Parents and carers of children with asthma in Leeds are being reminded to make sure their asthma action plan is up-to-date and that they are taking their asthma prevention medicine as directed over the summer.
Around one in ten young people has asthma in the UK and a child is admitted to hospital every 20 minutes because of an asthma attack, the majority of which are preventable.
Asthma is a chronic respiratory condition and causes symptoms like coughing, wheezing and breathlessness. It can be triggered by various factors, including allergens, pollution, and weather changes. Children with asthma are particularly vulnerable to these triggers, and their routine, preventive medication is crucial for managing the condition and preventing asthma attacks.
The NHS Integrated Care Board in Leeds is sharing this important reminder now because asthma attacks tend to increase significantly in September after the school holidays, likely due to disruptions in medication routines during the summer break.
To reduce this risk, parents are advised to maintain their child’s regular medication schedule throughout the summer as they transition back into their school routine. There are four things parents and carers can do:
- Have an asthma action plan in place that is up-to-date and being followed. This plan outlines steps to take in case of worsening symptoms or an asthma attack.
- Make sure they are taking their asthma prevention medicine regularly as prescribed. This helps to maintain control over the condition and reduce the risk of flare-ups.
- Ensure they always carry their blue reliever inhaler and spacer with them – including to school. This ensures that quick relief is readily available in case of sudden symptoms or emergencies.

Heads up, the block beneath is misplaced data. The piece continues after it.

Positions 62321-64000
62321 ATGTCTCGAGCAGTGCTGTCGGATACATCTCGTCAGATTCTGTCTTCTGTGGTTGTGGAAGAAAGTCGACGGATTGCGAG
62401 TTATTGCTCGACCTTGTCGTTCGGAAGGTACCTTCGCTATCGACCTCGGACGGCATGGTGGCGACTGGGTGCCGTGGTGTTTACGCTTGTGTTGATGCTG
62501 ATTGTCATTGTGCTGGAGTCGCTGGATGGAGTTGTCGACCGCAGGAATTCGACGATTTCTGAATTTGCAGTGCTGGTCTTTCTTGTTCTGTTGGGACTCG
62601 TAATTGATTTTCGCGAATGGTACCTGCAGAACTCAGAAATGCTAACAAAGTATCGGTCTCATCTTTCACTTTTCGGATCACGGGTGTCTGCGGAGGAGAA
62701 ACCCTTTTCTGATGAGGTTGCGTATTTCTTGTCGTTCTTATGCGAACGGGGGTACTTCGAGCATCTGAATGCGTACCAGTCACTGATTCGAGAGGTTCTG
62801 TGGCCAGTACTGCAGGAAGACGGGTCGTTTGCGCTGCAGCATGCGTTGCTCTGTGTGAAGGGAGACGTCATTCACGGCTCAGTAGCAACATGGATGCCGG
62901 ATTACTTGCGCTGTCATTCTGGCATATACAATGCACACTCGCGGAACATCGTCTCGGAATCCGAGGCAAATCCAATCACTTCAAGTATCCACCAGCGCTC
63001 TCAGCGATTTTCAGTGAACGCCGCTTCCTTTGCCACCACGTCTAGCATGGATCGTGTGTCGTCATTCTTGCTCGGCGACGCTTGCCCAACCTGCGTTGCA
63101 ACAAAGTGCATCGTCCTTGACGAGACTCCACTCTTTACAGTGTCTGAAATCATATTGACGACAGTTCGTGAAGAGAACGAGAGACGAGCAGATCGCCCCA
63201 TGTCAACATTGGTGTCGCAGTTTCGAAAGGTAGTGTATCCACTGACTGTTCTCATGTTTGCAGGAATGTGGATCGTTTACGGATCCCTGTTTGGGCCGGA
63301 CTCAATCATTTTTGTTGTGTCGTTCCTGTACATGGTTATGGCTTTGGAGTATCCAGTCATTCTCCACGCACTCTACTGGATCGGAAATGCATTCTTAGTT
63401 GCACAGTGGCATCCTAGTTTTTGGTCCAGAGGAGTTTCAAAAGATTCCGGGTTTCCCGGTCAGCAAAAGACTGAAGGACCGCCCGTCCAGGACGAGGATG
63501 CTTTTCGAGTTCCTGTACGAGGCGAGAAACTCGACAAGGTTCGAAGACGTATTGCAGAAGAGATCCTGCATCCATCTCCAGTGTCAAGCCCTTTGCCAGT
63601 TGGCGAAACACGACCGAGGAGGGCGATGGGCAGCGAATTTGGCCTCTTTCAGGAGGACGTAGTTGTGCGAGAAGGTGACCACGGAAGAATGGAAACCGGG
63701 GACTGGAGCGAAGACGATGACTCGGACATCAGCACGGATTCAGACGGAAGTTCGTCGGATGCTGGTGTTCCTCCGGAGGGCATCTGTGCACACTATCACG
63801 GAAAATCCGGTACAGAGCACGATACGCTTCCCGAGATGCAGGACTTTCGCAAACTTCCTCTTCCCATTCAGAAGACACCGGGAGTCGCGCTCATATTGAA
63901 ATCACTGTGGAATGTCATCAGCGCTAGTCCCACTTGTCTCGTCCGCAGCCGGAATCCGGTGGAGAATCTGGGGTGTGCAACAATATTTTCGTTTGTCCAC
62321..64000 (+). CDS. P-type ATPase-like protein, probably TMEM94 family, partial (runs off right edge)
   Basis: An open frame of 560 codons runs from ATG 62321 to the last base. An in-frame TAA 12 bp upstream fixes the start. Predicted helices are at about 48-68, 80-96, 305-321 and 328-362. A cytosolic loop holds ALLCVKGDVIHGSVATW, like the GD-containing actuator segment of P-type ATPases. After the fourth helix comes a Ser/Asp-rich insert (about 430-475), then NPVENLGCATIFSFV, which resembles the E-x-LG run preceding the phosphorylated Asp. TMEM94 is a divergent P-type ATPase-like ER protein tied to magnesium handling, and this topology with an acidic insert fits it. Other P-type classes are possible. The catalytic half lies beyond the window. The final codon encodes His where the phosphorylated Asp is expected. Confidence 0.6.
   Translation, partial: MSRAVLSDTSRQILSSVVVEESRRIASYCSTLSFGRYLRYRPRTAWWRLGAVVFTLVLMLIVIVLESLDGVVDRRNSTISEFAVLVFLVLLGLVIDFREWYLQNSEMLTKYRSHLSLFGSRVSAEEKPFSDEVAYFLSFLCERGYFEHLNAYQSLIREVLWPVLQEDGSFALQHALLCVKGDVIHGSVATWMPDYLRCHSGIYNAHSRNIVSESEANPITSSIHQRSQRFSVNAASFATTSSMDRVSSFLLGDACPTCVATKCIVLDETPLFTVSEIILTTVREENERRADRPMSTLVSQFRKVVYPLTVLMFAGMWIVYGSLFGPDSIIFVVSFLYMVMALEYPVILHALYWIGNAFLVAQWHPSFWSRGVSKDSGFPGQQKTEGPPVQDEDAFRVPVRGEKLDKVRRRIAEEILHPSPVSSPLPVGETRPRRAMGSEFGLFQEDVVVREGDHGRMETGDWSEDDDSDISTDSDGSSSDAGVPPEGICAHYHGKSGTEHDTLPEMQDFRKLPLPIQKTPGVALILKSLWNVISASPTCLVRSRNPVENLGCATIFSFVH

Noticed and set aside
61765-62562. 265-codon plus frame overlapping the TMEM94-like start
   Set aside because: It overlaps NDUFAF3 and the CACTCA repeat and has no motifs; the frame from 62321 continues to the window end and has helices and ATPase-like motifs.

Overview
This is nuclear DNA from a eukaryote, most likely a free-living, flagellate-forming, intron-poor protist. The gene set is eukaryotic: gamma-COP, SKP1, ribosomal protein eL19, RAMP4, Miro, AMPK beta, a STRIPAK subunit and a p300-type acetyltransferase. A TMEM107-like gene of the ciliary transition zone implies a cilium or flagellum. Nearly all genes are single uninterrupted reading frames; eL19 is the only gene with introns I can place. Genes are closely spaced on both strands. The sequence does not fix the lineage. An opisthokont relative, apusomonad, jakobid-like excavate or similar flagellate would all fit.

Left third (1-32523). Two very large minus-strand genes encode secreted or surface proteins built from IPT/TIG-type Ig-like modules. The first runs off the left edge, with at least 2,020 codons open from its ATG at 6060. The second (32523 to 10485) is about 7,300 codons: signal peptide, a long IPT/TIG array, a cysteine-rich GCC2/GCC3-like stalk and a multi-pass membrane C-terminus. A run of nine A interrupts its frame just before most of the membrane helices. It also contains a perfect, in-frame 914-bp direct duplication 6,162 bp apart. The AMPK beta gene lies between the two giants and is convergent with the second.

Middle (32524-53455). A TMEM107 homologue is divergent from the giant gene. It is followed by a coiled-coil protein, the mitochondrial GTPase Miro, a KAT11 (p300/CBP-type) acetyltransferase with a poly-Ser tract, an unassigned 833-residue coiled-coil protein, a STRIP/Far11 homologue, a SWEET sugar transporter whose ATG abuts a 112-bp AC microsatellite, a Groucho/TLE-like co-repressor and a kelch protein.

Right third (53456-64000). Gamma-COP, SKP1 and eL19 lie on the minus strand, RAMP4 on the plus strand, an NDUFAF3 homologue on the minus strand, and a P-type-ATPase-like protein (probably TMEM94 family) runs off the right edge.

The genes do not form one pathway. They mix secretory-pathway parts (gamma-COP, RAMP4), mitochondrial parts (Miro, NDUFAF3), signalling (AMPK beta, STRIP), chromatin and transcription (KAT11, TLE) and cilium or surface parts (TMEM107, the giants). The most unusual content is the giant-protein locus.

- Download the App for parents of children with asthma, available on Apple Storeand Google Play. You can create an action plan with you GP or asthma nurse here or ask at your next appointment.
Making sure your child is using the correct technique for inhalers is also vital and should be checked regularly. You can find more information on the Asthma + Lung UK website
Dr Sarah Forbes, GP and Medical Director for Leeds Health and Care Partnership said:
“Even if your child is feeling well and has been active all summer, it’s vital to keep on top of their asthma medication and ensure they’re taking their preventer inhaler as instructed by their GP or asthma nurse.
It’s easy to fall out of your usual asthma care routine during the long summer break, but it’s never too early to get back into it.
“Now we are getting back into the school routine, parents need to make sure their children are also getting back into the routine of taking their medicine to prevent asthma attacks and are following their asthma action plans.
“This includes checking their reliever inhaler isn’t empty or out of date, making sure teachers know they may need an inhaler, and ensuring they always take their reliever inhaler with them.”
Vaccinations also play a role in reducing the risk for children with asthma. Parents and carers are encouraged to ensure their children are vaccinated against flu and COVID-19 when offered. These vaccinations can help prevent respiratory infections that could worsen asthma symptoms.
You can find more back to school support for parent and carers of children with asthma advice on the WY HCP website
Notes for editor:
- For more information about choosing the right NHS service, visit: https://leedshcp.mixd.co.uk/health/services/
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